When creating a UI Automation application, the developer may not be aware of the “Names” that have been given to each of the controls on the original application such as “btnSubmit, lblIntructions, etc.”.

In this case the developer will need to use a tool to acquire that information. A handy tool that I used was included in another Automation framework called UIA Verify. You can find more info here LINK. This was another framework that I ran through but ultimately decided on TestStack.White.

Below shows the application being investigated using UIA Verify. You can see that the Browse button is highlighted.

Attached Image

Here is a shot of the actual UIA Verify interface. It listed in a hierarchical way with your desktop being the starting point. It will show you the breakdown of each UI object and the name that has been assigned to it when it was created. The highlighted section shows that the name given is btnBrowse.

Attached Image

This is very important as this is the data that you will need to use when implementing TestSack.White in your code.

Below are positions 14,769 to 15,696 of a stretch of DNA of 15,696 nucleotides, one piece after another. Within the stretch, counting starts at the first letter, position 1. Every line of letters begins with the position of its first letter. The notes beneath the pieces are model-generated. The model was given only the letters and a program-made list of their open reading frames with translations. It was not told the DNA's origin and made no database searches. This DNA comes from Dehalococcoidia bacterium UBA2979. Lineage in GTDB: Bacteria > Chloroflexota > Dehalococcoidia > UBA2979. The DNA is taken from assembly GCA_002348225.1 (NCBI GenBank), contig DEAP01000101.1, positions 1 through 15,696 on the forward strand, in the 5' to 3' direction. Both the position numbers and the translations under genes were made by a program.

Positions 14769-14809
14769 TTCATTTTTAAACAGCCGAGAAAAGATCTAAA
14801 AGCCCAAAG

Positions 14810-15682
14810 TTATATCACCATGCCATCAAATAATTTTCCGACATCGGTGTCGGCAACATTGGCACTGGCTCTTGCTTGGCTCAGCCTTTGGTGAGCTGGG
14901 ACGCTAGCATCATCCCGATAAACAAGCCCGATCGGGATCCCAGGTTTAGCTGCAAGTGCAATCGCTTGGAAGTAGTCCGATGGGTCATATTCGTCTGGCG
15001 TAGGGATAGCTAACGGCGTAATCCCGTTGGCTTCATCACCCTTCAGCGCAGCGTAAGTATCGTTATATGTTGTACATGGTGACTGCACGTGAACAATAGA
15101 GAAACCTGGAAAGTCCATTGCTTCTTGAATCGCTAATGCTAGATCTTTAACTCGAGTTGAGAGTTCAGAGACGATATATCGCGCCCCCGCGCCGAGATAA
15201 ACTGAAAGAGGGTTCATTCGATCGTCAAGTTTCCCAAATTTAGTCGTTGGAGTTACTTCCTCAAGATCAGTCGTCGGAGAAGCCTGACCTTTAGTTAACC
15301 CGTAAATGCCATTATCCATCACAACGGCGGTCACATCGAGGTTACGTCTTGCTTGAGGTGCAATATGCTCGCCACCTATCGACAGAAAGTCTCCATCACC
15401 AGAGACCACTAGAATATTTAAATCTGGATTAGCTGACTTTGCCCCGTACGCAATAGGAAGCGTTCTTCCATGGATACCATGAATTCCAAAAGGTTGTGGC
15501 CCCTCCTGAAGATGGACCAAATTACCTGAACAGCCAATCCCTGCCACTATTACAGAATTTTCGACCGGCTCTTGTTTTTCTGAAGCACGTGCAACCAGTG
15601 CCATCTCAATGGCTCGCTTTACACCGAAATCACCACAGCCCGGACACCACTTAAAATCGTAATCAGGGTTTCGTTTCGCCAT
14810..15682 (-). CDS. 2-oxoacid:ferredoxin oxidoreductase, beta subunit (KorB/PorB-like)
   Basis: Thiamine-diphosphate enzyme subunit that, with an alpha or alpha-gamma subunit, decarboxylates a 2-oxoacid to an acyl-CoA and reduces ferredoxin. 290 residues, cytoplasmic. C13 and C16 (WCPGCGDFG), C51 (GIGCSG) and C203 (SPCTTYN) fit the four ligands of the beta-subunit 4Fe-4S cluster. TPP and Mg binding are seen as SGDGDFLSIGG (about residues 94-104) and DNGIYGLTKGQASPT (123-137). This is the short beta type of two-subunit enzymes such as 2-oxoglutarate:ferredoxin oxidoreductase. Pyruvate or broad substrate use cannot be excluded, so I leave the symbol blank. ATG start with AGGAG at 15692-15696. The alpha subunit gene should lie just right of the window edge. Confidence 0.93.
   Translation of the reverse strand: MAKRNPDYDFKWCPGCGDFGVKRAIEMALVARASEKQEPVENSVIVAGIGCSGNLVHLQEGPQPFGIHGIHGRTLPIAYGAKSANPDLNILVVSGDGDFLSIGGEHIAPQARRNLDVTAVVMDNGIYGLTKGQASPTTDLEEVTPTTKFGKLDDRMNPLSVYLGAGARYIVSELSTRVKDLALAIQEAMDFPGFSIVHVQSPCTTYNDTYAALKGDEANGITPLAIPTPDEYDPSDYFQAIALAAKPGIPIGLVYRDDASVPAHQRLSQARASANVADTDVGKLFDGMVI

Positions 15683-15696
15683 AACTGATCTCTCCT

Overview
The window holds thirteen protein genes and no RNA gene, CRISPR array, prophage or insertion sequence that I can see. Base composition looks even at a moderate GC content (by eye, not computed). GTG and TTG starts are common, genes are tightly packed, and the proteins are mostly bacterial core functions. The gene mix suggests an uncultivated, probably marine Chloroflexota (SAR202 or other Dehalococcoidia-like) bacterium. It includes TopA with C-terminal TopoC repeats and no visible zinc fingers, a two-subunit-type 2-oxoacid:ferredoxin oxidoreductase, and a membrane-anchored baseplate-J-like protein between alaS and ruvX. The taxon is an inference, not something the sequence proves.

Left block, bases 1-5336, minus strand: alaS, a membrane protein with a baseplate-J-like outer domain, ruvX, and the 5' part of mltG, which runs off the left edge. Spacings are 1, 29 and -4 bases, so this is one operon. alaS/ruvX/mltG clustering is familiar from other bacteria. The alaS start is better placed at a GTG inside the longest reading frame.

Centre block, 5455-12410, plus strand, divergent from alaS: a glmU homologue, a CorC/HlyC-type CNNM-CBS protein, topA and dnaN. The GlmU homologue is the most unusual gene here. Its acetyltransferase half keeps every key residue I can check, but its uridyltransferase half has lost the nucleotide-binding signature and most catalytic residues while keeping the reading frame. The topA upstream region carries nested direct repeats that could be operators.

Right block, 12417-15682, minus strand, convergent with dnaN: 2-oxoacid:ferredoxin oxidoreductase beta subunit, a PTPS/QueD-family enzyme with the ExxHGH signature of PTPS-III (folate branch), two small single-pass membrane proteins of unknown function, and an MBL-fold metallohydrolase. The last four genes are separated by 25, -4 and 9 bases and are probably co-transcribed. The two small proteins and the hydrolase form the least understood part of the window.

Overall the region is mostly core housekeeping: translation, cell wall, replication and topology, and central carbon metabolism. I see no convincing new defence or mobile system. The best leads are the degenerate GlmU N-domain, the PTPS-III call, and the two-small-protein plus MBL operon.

Now that you have the data that you will need, you will need to install the TestStack.White library. You may do so by using NuGet to install. Use the code below:

PM> Install-Package TestStack.White


You may also want to download the files to your computer. Either way make sure that a reference to the library has been added to your project.

Attached Image

Make sure that you add the following namespaces

using White.Core;
using White.Core.UIItems;
using White.Core.UIItems.Finders;
using White.Core.UIItems.MenuItems;
using White.Core.UIItems.TreeItems;
using White.Core.UIItems.WindowItems;
using White.Core.UIItems.WindowStripControls;



The below code is the complete set of code that I used to implement the automation.

White.Core.Application app = White.Core.Application.Launch(The file path to the application exe that you are automating goes here in string format);
                    Window window = app.GetWindow(SearchCriteria.ByText(The form name of the app to automate should go here in string format), White.Core.Factory.InitializeOption.WithCache);